Johnson & Johnson (J&J) suffered yet another major blow to its brand on Monday August 21st, when a Los Angeles County judge ordered them to pay $417 million in damages to a plaintiff who alleged she was diagnosed with ovarian cancer as a result of using their talcum power products. While this is certainly not the first case regarding J&J’s powder to be decided upon, it is the the largest verdict to date. Three verdicts have been made to victims in Missouri for a total of $237 million this year, too.

Johnson and Johnson, after having broken records in 2016 for record verdicts against a major company in one year, apparently is looking to even break last year’s record year with the year it continues to have in 2017.  See more here.

Talc is a clay-based mineral derived from both magnesium and silicon. Many times, these elements are mined in close proximity to asbestos, and there is a possibility of contamination. For this reason, steps are prevented to promote quality control.

Eva Echeverria, age 63, started using J&J’s talcum product when she was eleven years old. She did this, like many Americans, to sooth irritation and prevent chafing on her inner thigh and groin. Echeverria was under the impression that the powder was safe.  Her case is just one of the over 4,500 nationwide and the over 300 in California pending.

Many studies suggest that there is a link between talcum-based powder use and eventual ovarian cancer diagnosis. The first of these reports dates back to 1971, where Welsh scientists found traces of talc in both ovarian and cervical tumors in patients that had used the products for an extended period of time. Another study, which was cited by plaintiff’s attorneys, stated that there was a 92% increase in ovarian cancer in patients that used talcum powder.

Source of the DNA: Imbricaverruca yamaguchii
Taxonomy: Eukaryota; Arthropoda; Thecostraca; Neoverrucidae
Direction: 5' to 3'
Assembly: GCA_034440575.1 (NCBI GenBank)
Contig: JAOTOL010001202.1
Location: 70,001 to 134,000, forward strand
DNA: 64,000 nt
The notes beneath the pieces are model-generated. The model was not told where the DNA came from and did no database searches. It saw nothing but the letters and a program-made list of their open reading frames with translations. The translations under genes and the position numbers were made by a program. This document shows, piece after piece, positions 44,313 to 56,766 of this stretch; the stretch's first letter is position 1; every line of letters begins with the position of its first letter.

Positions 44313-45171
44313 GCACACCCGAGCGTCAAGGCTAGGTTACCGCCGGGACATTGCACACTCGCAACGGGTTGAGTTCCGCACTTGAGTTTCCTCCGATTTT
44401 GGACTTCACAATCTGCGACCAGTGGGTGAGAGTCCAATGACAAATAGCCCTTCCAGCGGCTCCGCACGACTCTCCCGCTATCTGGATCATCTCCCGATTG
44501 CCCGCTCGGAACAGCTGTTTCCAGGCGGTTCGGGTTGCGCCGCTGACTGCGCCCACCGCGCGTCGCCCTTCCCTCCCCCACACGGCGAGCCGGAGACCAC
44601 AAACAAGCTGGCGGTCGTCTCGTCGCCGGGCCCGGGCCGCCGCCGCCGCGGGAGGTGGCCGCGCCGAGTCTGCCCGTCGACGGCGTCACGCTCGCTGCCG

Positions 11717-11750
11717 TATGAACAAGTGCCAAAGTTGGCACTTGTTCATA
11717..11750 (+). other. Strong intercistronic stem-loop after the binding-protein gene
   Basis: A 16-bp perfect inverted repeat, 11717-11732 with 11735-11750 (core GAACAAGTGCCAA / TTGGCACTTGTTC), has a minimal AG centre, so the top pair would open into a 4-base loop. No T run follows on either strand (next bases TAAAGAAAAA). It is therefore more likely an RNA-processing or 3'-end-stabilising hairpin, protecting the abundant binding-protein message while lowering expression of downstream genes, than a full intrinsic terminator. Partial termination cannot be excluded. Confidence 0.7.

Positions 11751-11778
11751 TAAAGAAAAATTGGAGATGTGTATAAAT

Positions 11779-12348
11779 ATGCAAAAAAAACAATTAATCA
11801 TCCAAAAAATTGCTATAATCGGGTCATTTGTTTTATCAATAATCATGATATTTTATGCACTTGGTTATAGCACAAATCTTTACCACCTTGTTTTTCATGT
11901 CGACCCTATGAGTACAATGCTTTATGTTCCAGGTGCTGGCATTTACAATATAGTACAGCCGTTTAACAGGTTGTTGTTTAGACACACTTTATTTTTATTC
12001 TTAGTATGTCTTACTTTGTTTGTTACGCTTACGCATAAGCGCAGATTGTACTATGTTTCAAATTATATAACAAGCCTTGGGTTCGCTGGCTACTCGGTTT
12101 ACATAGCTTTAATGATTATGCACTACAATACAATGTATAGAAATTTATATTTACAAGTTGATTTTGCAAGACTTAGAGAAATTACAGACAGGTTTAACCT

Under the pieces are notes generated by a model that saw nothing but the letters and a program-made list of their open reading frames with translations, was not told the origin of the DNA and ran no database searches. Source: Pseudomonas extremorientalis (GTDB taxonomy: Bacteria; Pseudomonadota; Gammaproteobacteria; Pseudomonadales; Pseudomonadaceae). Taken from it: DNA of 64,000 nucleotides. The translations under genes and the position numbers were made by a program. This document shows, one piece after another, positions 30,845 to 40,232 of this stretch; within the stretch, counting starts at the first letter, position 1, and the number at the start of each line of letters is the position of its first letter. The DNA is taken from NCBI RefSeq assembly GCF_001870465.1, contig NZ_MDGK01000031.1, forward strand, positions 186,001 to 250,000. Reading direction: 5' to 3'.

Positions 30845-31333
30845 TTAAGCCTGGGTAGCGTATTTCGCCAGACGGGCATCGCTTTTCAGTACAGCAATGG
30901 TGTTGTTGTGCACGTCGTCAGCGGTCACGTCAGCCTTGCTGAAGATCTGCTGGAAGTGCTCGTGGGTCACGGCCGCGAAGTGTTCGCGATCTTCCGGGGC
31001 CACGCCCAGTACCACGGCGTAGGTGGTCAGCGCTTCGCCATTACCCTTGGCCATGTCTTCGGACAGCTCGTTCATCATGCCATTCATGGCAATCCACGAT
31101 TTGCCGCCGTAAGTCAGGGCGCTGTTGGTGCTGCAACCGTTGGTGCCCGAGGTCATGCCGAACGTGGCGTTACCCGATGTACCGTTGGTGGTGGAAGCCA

A third study done by Harvard Medical School in conjunction with the National Nurse Health Study gave ambiguous results, which can be capitalized on by attorneys for both plaintiffs and defendants. While the conclusion of the study stated that there was not a connection between talc and ovarian cancer, it does state that there is a “modest elevation in risk” for one variety of the disease, the type Echeverria was diagnosed with. Many other unmentioned analyses take a similar tone: While they cannot definitively say that talc leads to cancer, researchers are not so quick to dismiss any cause-effect relationship between the two.

Talc, if it is placed around the genitals, is classified by the International Agency for Research on Cancer as a possible carcinogen.

Ovarian cancer accounts for 1.3% of all diagnosed cancers in the United States, and less than 50% of all women diagnosed survive five years after a tumor is found.

While this was a victory for patients in the short term, J&J stated that they are planning to appeal the decision. Attorneys for J&J are confident that they will be successful because “[they] are guided by the science, which supports the safety of Johnson’s Baby Powder.”

While that claim is certainly up for debate, here’s hoping that everyone that has been afflicted by ovarian cancer by way of J&J’s talculm powder products gets the justice they deserve.